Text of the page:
During the 115th United States Congress, Sen. Chuck Schumer (D-NY) introduced the Marijuana Freedom Act in the Senate on June 27, 2018. On May 9, 2019, he announced that he would be reintroducing the Marijuana Freedom Act in the Senate and that Rep. Hakeem Jeffries (D-NY) would be reintroducing an identical bill in the House of Representatives.

The Marijuana Freedom Act would also remove marijuana and THC from Schedule I of Subsection 202(c) of the CSA.  However, it would not provide for federal expungements of past offenses. 

Marijuana possession/Use after federal legalization

Under §212(a)(2)(A)(i)(II) of the Immigration and Nationality Act (INA), individuals who have been convicted of, or who admit to having committed the essential elements of, a violation of (or a conspiracy or attempt to violate) any law or regulation of a state, the United States, or a foreign country relating to a controlled substance (as defined in Section 102 of the CSA, which refers to the five schedules of controlled substances) are inadmissible. 

If any of the Congressional Bills becomes law, marijuana possession or use by a foreign national after federal legalization will not result in a bar under INA §212(a)(2)(A)(i)(II), at least in states that have legalized it. This is because such conduct would not be considered a controlled substance offense under INA §212(a)(2)(A)(i)(II). However, if the state has not legalized marijuana, the foreign national will still be committing a state-level controlled substance offense (or in the case of the STATES Act, both a federal- and state-level controlled substance offense), which can result in inadmissibility under INA §212(a)(2)(A)(i)(II).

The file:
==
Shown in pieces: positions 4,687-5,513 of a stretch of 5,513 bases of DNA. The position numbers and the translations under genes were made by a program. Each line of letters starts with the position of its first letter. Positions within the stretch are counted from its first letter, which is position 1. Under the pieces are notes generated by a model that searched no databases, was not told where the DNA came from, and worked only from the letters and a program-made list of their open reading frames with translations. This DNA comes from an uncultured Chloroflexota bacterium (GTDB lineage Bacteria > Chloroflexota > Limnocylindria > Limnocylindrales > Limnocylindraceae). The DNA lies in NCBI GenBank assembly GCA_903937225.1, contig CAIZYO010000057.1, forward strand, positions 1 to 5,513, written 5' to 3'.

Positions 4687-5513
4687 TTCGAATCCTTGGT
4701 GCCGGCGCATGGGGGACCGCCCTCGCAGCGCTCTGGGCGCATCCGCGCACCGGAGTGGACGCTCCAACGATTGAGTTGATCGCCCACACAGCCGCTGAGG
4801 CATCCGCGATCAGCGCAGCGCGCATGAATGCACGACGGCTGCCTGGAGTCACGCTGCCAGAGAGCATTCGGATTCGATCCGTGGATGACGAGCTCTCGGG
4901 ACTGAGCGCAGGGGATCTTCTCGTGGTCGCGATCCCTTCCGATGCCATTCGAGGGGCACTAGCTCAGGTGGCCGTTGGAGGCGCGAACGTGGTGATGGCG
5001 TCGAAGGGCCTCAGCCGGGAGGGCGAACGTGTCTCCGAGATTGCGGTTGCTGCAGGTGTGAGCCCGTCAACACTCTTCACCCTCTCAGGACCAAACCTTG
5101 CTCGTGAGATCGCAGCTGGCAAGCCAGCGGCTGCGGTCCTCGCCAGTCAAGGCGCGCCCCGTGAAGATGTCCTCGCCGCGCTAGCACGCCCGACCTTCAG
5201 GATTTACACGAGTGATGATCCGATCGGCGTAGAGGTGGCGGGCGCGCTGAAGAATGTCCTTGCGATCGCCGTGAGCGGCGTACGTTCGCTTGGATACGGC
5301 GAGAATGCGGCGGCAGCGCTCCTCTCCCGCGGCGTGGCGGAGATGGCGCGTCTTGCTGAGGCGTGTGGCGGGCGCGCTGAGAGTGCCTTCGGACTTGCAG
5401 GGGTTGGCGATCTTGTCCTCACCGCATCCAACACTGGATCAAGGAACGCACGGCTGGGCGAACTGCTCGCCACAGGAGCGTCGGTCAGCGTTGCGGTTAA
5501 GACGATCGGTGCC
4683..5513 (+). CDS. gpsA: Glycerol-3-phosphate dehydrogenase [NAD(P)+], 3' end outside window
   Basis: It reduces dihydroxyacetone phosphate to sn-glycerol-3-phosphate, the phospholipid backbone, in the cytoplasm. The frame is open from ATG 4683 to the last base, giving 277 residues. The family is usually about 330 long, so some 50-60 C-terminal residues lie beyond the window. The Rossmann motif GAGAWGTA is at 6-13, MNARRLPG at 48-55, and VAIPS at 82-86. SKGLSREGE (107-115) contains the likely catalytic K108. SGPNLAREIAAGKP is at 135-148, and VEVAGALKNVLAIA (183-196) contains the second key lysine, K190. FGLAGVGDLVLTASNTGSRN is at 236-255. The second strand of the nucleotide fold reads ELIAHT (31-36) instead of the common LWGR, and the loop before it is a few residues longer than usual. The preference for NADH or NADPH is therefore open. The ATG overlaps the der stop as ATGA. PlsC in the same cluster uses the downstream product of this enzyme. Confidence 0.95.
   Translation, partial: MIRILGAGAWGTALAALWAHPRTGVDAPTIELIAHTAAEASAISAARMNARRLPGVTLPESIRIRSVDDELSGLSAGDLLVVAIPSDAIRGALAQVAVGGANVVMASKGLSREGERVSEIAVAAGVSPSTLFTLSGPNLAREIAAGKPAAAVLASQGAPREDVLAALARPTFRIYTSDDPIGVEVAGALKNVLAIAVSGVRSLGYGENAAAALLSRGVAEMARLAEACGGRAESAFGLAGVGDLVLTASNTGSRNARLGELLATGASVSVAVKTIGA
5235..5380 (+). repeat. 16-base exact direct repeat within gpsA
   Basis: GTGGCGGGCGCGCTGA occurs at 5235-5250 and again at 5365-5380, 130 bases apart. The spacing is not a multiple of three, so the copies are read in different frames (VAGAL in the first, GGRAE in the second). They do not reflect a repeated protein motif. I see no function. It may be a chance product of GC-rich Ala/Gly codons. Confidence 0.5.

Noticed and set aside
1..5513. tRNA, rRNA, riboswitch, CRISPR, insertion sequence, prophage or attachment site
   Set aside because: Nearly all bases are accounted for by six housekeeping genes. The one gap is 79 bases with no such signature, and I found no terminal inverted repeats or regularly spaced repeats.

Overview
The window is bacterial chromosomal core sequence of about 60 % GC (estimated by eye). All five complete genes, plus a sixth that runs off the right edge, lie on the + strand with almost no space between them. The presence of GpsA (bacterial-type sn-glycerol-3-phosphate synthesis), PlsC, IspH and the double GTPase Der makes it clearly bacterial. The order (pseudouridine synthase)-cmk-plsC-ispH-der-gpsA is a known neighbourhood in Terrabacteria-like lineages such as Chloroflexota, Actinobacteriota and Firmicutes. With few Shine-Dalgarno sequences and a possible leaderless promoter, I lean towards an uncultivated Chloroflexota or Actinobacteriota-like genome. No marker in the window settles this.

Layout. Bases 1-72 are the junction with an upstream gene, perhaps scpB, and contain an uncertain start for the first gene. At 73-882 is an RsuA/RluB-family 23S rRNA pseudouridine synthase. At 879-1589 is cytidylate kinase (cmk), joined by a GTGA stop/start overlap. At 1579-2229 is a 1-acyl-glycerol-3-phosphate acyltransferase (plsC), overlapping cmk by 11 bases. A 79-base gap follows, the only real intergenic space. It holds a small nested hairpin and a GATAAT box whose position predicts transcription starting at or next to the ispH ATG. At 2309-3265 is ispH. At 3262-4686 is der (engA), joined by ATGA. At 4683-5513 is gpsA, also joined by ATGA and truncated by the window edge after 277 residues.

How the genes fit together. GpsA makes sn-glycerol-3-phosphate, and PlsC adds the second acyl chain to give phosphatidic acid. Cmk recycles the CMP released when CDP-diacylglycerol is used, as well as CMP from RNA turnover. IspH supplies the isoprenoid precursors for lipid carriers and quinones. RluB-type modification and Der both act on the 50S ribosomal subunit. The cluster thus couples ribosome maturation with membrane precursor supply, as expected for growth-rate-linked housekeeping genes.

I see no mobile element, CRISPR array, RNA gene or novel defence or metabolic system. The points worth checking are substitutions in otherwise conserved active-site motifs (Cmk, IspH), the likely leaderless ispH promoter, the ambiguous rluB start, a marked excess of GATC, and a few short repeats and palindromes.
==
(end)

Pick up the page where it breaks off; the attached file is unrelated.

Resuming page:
In addition, a foreign national who engages in lawful marijuana use after federal legalization (either in the US or abroad), may still be barred under one of the following grounds of inadmissibility:

a) INA §212(a)(1)(A)(iii) - the mental defect ground of inadmissibility. However, this requires associated harmful behavior (for example, driving while impaired by marijuana); and

b) INA §212(a)(1)(A)(iv) - the drug abuser or drug addict ground of inadmissibility. The terms “drug abuse” and “drug addiction” refer to use of a controlled substance listed in Section 202 of the CSA. 

INA §212(a)(1)(A)(iii) will continue to apply even after federal legalization. This is because the mental defect ground does not necessarily require the use of an illegal substance. For example, even alcohol abuse with associated harmful behavior could result in a bar under INA §212(a)(1)(A)(iii).1 

If the STATES Act becomes law, INA §212(a)(1)(A)(iv) could still apply since marijuana would remain on Schedule I of Subsection 202(c) of the CSA. However, this would not be the case if either the Marijuana Justice Act or the Marijuana Freedom Act becomes law, since marijuana would no longer be considered a controlled substance under Section 202 of the CSA. 

Marijuana-related convictions prior to federal legalization

None of the Congressional Bills indicate that they would be applied retroactively. As a result, it is very likely that a foreign national who has a prior US or foreign conviction for marijuana possession (or who has admitted to committing the essential elements of such an offense), will continue to be inadmissible under INA §212(a)(2)(A)(i)(II) even after federal legalization. 

Of course, the Marijuana Justice Act will allow the federal court to expunge federal (but not state level) convictions involving marijuana use or possession, which occurred before the effective date of the legislation. Such an expungement would likely have the same effect as the current expungement provisions contained in the Federal First Offender Act (FFOA).2